It’s not out yet, but The Binding Song by Elodie Harper is my absolute perfect kind of book. It terrified me. In a good way! I also loved the beautifully written and deeply disturbing The Roanoke Girls by Amy Engel, and the rollercoaster ride that is Deep Down Dead by Steph Broadribb.
What are you reading just now?
I’ve just finished the brilliant Good Me Bad Me by Ali Land. I’ve had to put down all current reads (there are several!) as I am in a writing phase.
If you were on Desert Island Discs, what one book would you take with you?
I’d take The Children’s Illustrated Bible that I had when I was young. Not because I am religious, but because it is really thick and stuffed full of brilliantly twisted stories that would keep me in writing ideas for the rest of my life (assuming I am allowed a pen and paper on the island…)
Is there a book you’d like to see made into a film? Who would be in your dream cast?
Into The Darkest Corner by Elizabeth Haynes would make a brilliant movie. I’d cast Tom Hardy as Lee, Ruth Wilson as Catherine and Tom Hiddleston as Stuart.
[Great cast – I’d definitely want to see that film!]
How can people follow you or connect with you on social media?
And finally, if you could be a character in any book you have read, who would it be and why?
Clarice Starling in The Silence of the Lambs. I’d just love to be an FBI agent, even for one day! I even looked it up as a career choice, but sadly I’d never be eligible as I’m not a US citizen.
My thanks to the publishers for my copy of the book. The Damselfly was published on 2nd February by Black and White in paperback and as an e-book. At the time of writing the ebook is available for only £2.84 and you can order it here: The Damselfly
From the back of the book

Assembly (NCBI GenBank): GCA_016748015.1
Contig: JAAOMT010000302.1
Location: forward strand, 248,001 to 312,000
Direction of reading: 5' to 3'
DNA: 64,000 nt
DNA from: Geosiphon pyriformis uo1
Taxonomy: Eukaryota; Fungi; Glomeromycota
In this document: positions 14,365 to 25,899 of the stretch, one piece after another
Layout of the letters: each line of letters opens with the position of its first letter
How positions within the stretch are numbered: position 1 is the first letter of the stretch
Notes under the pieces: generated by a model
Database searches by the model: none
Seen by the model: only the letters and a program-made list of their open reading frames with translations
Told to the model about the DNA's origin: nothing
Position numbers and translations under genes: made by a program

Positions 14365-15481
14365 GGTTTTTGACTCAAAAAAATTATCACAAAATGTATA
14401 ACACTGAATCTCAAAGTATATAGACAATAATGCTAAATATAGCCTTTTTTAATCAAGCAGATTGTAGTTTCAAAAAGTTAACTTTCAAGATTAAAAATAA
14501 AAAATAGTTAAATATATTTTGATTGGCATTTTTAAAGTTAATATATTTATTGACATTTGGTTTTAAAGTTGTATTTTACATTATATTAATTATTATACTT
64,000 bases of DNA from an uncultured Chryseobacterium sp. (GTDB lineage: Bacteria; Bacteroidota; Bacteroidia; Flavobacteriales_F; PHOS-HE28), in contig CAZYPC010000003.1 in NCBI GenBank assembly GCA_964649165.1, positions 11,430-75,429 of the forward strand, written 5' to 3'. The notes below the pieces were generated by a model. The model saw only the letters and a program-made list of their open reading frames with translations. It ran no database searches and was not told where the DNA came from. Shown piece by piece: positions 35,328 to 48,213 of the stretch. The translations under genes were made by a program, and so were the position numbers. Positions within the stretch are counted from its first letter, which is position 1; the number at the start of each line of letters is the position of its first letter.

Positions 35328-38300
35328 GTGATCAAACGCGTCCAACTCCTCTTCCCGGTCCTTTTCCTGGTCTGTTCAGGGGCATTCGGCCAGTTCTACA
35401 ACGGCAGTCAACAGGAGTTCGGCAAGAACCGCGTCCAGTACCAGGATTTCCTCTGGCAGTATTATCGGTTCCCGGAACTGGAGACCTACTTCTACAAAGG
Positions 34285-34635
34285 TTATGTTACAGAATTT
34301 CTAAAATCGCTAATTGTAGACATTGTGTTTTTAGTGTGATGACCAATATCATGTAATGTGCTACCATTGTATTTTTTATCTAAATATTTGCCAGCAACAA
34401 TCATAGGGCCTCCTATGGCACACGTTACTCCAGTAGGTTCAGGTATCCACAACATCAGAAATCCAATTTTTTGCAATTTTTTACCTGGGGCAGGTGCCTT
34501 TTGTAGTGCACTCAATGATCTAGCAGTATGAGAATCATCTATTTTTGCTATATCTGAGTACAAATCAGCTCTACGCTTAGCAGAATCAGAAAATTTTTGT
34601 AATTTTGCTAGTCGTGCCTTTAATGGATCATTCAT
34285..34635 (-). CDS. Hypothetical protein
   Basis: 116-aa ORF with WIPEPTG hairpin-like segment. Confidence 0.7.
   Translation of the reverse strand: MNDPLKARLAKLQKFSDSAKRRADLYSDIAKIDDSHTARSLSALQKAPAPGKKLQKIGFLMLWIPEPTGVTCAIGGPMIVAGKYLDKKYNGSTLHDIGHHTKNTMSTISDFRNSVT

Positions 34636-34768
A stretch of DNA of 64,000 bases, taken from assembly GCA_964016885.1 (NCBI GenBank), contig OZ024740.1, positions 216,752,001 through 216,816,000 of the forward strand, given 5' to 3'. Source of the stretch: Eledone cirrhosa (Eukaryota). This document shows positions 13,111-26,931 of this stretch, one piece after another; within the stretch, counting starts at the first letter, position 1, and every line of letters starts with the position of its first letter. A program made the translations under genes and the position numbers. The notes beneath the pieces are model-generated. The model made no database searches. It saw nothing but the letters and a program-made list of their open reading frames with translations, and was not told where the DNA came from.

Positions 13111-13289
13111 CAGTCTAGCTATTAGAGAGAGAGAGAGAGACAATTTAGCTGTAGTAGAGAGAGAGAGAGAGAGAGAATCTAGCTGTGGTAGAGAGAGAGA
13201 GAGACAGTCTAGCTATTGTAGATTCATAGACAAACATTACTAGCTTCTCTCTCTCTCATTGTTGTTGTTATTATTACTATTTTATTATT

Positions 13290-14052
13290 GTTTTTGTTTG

An unsolved murder. A community turned against each other. A killer close to home…
Katie Taylor is the perfect student. She’s bright and funny, she has a boyfriend who adores her and there are only a few months left of school before she can swap Banktoun for the bright lights of London. Life gets even better when she has an unexpected win on a scratch card. But then Katie’s luck runs out.
Her tragic death instead becomes the latest in a series of dark mysteries blighting the small town. The new school counsellor Polly McAllister, who has recently returned to Banktoun to make amends in her own personal life, is thrown in at the deep end as the pupils and staff come to terms with Katie’s death. And it’s not long before she uncovers a multitude of murky secrets. Did Katie have enemies? Is her boyfriend really so squeaky clean? And who is her brother’s mysterious friend?
With Banktoun’s insular community inflamed by gossip and a baying mob stirring itself into a frenzy on social media, DS Davie Gray and DC Louise Jennings must work out who really murdered Katie before someone takes matters into their own hands…
The Damselfly is the latest novel from the bestselling author of Black Wood and Willow Walk set in the small Scottish town of Banktoun. Fans of Rachel Abbott, Angela Marsons and Peter James will love this rivetting psychological crime thriller as DS Davie Gray tries to hold together a community once again rocked by tragedy.